What Happens In The Body When We Gain Weight, And Why Is It So Hard To Lose?
In a small study, researchers found that 318 genes worked differently after most subjects had gained even a little weight. In other public health news: hope for fixing brain damage caused by strokes, a look at the mitochondria, and the spread of aid-in-dying laws.
The New York Times:
Big Data Comes To Dieting
At this point in the resolution-heavy month, many of us may be trying to shed pounds, either the ones we added during the holidays or the ones we’ve accumulated stealthily with time. But by the end of the year, most of us won’t have succeeded — and there’s not much established science to tell us why. An ambitious new study published this month in Cell Systems, however, promises to shed some new light, enumerating for the first time the thousands of changes in genes and various biological systems that may occur after even a small amount of weight gain, and which may — or may not — be reversed if the weight is then dropped. (Reynolds, 1/25)
Brain Organoids As Repair Kits For Stroke Damage Inch Closer To Reality
The dream of using brain organoids to repair actual human brains has taken a baby step closer to reality: Researchers at the University of Pennsylvania have coaxed their tiny, three-dimensional organoids to produce functional neurons with long axons and dendrites — the gray and white matter, respectively — plucked them out, and grew them into fat bundles that might be transplanted into a broken brain. The scientists, led by neurosurgeon Isaac Chen, have not taken that final step, according to the draft of their study posted on Thursday to bioRxiv, which publishes papers before they have been peer-reviewed, let alone appeared in a scientific journal. (Begley, 1/25)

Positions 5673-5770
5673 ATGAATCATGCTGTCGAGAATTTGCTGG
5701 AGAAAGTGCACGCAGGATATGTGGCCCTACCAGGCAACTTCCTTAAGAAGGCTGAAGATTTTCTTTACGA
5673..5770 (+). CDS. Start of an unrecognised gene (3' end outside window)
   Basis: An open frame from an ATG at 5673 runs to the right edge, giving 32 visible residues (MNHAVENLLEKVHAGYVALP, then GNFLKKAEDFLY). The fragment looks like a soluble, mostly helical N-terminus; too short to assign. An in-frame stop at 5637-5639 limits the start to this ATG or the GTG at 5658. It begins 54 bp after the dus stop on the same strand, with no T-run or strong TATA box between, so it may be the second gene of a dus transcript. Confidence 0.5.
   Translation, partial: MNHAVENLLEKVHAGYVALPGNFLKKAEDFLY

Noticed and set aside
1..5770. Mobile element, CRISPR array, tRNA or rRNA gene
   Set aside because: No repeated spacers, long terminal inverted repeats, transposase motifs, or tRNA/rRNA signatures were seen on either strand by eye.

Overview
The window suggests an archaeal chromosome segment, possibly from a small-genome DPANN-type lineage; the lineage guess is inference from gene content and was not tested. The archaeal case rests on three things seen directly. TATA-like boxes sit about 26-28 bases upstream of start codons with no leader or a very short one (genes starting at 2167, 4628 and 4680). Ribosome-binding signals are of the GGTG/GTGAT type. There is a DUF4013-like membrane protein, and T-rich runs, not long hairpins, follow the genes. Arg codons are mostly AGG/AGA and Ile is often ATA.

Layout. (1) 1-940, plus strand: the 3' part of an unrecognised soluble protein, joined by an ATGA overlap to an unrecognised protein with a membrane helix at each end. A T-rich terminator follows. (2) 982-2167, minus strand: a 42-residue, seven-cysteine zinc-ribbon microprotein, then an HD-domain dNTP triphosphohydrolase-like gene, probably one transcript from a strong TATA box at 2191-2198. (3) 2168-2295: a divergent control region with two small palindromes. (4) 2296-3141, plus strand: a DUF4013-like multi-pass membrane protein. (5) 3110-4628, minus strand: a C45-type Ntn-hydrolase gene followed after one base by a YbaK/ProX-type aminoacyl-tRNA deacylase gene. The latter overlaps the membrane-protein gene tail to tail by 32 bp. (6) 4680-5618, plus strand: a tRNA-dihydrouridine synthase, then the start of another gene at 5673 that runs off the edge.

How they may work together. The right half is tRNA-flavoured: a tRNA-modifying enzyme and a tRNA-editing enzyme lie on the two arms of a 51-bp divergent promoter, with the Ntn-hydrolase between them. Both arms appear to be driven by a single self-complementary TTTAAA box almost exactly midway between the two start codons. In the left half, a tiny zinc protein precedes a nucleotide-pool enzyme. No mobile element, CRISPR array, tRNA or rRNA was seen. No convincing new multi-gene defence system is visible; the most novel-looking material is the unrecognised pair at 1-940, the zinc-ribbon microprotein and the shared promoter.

The Washington Post:
Mitochondria Heat Up To 122 Degrees Fahrenheit Inside Cells, Study Says
Your body is hot. Depending on the time of day, and where the thermometer is placed, it runs somewhere between 35 to 38 degrees Celsius, or 95 to 100 degrees Fahrenheit. Little organs called mitochondria, slotted into your cells like batteries in a TV clicker, produce most of this body heat. Mitochondria are the powerhouses of the cell, as biologist Philip Siekevitz called them in 1957. They use oxygen and nutrients to create energy and heat. (Guarino, 1/25)
Kaiser Health News:
As Doctors Drop Opposition, Aid-In-Dying Advocates Target Next Battleground States
When the end draws near, Dr. Roger Kligler, a retired physician with incurable, metastatic prostate cancer, wants the option to use a lethal prescription to die peacefully in his sleep. As he fights for the legal right to do that, an influential doctors group in Massachusetts has agreed to stop trying to block the way. Kligler, who lives in Falmouth, Mass., serves as one of the public faces for the national movement supporting medical aid in dying, which allows terminally ill people who are expected to die within six months to request a doctor’s prescription for medication to end their lives. (Bailey, 1/26)